30. 30. Prepare: Practice the Plan My “Dusty”  Obedience train  Basic commands: Come, Sit, Stay  Bark / Quiet commands  Eliminate on command  Familiarize to Cage/Crate/Kennel/Leash  Application of muzzle / booties for pads  Use of syringe/droppersPierce County Dept of Emergency Management 30
  31. 31. Prepare: Practice the Plan  Pet First Aid Training  Formal classes available  Pet First Aid Books  Practice when pet feels good  Discuss emergency medications with vet Remember: Veterinarians may not be immediately accessible after a disasterPierce County Dept of Emergency Management 31
  32. 32. Response to an Incident  Stay calm; assess the situation.  Never put yourself or others at risk.  Secure your pets immediately.  Listen to the Emergency Alert System.  Follow guidelines identified for pets.  If pet injured, provide basic care, and seek veterinary assistance when available.Pierce County Dept of Emergency Management 32
  33. 33. Response to an Incident  Take your animals if evacuating.  If unable to take, secure in a safe room with food and water  Post signs clearly for rescuers to know what they will encounter and who to contact to care for the petsPierce County Dept of Emergency Management 33
  34. 34. Response: Pet Behavior  Most animals will panic, some will turn to you for security.  Toileting, eating, and other habits will sometimes change for the worse  Obsessive chewing, licking, panting, or excessive shedding can be symptoms of high stress.Pierce County Dept of Emergency Management 34
  35. 35. Response: Pet Behavior CATS:  Normal for cats to disappear. Usually will hide nearby or in favorite hiding places.  In earthquake may disappear for 24 to 72 hours.  If stranded, may cry incessantly and lose voice.  Most often visible at dusk or early morning.  Litter box problems normal.  May not want to eat due to stress.  May be aggressive and bite or scratch.  Often will try to escape.Pierce County Dept of Emergency Management 35
  36. 36. Response: Pet Behavior DOGS:  Will not usually hide.  Will usually run blindly out of home territory.  May be hit by a vehicle and killed or severely injured.  Pad injuries will be common.Pierce County Dept of Emergency Management 36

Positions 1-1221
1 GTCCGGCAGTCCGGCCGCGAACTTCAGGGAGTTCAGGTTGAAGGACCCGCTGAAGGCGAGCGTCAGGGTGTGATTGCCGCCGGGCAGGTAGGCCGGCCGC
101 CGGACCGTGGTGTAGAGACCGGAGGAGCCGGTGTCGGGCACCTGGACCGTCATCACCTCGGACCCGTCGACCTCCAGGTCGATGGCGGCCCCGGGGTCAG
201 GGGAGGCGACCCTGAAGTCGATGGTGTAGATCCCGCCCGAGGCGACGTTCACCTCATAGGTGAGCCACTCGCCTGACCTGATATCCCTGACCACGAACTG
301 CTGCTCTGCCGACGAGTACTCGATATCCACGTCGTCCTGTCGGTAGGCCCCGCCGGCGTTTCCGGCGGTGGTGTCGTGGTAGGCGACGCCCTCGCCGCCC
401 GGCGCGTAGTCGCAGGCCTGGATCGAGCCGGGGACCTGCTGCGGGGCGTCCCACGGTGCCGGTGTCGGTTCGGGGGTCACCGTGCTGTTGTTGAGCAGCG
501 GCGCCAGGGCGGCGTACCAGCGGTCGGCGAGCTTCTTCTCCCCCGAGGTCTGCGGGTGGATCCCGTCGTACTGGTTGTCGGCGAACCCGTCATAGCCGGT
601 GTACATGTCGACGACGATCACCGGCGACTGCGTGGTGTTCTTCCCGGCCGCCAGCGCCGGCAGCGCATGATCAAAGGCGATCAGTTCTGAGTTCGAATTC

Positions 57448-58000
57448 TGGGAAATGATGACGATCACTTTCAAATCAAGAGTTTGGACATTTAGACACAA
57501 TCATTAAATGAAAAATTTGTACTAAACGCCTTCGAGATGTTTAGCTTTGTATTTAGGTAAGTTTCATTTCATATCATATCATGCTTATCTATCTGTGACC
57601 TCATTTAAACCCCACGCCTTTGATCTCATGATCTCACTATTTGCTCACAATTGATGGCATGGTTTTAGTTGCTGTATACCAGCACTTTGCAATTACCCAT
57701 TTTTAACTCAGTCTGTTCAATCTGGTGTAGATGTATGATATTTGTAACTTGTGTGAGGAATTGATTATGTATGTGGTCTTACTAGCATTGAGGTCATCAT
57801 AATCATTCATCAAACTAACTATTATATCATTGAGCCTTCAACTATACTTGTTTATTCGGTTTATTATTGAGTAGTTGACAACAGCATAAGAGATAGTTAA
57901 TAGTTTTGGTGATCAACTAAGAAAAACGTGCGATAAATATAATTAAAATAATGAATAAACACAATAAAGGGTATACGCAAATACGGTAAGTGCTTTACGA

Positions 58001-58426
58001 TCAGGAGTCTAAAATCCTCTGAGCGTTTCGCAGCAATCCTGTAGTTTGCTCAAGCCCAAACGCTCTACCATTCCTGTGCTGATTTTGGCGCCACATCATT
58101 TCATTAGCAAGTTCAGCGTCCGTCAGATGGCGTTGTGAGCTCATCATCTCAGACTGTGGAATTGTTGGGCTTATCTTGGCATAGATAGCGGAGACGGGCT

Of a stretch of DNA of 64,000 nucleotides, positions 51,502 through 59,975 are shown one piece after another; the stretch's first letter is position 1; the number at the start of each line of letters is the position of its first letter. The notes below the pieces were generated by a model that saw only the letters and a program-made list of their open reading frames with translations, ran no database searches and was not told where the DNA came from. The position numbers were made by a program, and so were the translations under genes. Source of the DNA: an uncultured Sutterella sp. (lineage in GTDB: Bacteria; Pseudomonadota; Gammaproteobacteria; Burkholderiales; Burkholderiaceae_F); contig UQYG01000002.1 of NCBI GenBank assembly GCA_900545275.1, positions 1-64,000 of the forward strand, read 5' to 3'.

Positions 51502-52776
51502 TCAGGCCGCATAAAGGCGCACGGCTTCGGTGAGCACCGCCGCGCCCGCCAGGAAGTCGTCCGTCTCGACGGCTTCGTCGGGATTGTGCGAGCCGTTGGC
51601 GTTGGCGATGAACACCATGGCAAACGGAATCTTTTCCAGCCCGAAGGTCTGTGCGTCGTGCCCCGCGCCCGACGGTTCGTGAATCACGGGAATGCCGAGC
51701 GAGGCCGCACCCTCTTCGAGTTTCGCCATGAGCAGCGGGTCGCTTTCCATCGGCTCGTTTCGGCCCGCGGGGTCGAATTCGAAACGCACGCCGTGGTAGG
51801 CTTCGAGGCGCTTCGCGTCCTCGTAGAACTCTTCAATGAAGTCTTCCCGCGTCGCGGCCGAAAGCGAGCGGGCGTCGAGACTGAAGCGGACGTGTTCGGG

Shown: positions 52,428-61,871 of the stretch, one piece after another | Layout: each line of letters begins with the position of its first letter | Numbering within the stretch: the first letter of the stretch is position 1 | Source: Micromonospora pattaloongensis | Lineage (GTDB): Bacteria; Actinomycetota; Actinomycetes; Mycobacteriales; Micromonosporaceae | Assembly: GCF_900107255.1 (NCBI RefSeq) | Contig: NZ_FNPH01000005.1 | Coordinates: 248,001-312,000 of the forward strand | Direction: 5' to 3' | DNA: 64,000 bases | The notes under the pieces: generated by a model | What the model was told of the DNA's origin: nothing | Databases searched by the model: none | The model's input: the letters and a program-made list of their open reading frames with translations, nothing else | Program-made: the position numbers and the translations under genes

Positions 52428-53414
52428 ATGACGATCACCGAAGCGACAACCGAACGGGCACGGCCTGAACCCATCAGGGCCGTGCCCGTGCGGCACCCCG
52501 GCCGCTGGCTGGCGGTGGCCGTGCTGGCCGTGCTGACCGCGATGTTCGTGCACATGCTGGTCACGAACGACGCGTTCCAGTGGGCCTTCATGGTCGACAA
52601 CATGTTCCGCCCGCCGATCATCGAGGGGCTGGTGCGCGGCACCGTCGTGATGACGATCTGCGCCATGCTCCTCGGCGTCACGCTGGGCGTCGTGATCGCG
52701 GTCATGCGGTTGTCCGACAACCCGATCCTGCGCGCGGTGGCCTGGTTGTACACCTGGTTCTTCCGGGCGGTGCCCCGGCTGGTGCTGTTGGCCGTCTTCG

37. 37. 5 Elements of Recovery  Initiating Clean-up  Establishing New Pet Environment  Finding Lost Pets  Post-Disaster Problems  Caring for YourselfPierce County Dept of Emergency Management 37
  38. 38. Recovery: Clean-Up  Keep pets secured – leashes / cages  Have damage assessed by insurance  Remove debris that could cause injury  Discard edible debris securely  Check for gas leaks – allow air circulation  Dry out the area if necessaryPierce County Dept of Emergency Management 38
  39. 39. Recovery: New Environment  Pets may be anxious – disoriented  Watch for other signs of stress  Introduce pets to new environment  Secure perimeters before releasing pet  Establish schedule for feeding / exercise  Allow pet to sleepPierce County Dept of Emergency Management 39
  40. 40. Recovery: Finding a Pet  Post “LOST” signs:  Photos, Contact info  Description, any unusual characteristics  Date last seen, Location last seen  Best way to approach the pet  Use local networks for listing lost pet  Physically check animal control and shelters DAILY  Notify local veterinarians and neighborsPierce County Dept of Emergency Management 40
  41. 41. Recovery: Post-Disaster Problems  Finding deceased pets  Dogs running in packs  Feral cats  Increase in fleas, mosquitoes, heartworm  Exhaustion  Bereavement (yours and other pets)Pierce County Dept of Emergency Management 41
  42. 42. Recovery: Caring for Yourself  Share your experiences  Talk with friends and family  If pet is deceased, allow yourself to grieve  Consider seeking professional counseling  Be open to rescuing another pet  Restock your personal disaster kitsPierce County Dept of Emergency Management 42
  43. 43. ACTION STEPS Personal Accountability  Identify 2 Action Steps to take within the next week: 1. __________________________________ 2. __________________________________Pierce County Dept of Emergency Management 43
  44. 44. Thank you for:  your time today  your commitment to personal preparedness  your commitment to your neighborhoods  your willingness to be prepared for pets!! Judy L. Harmon, CEM jharmon@co.pierce.wa.us 253-798-2108 (and Dusty !!)Pierce County Dept of Emergency Management 44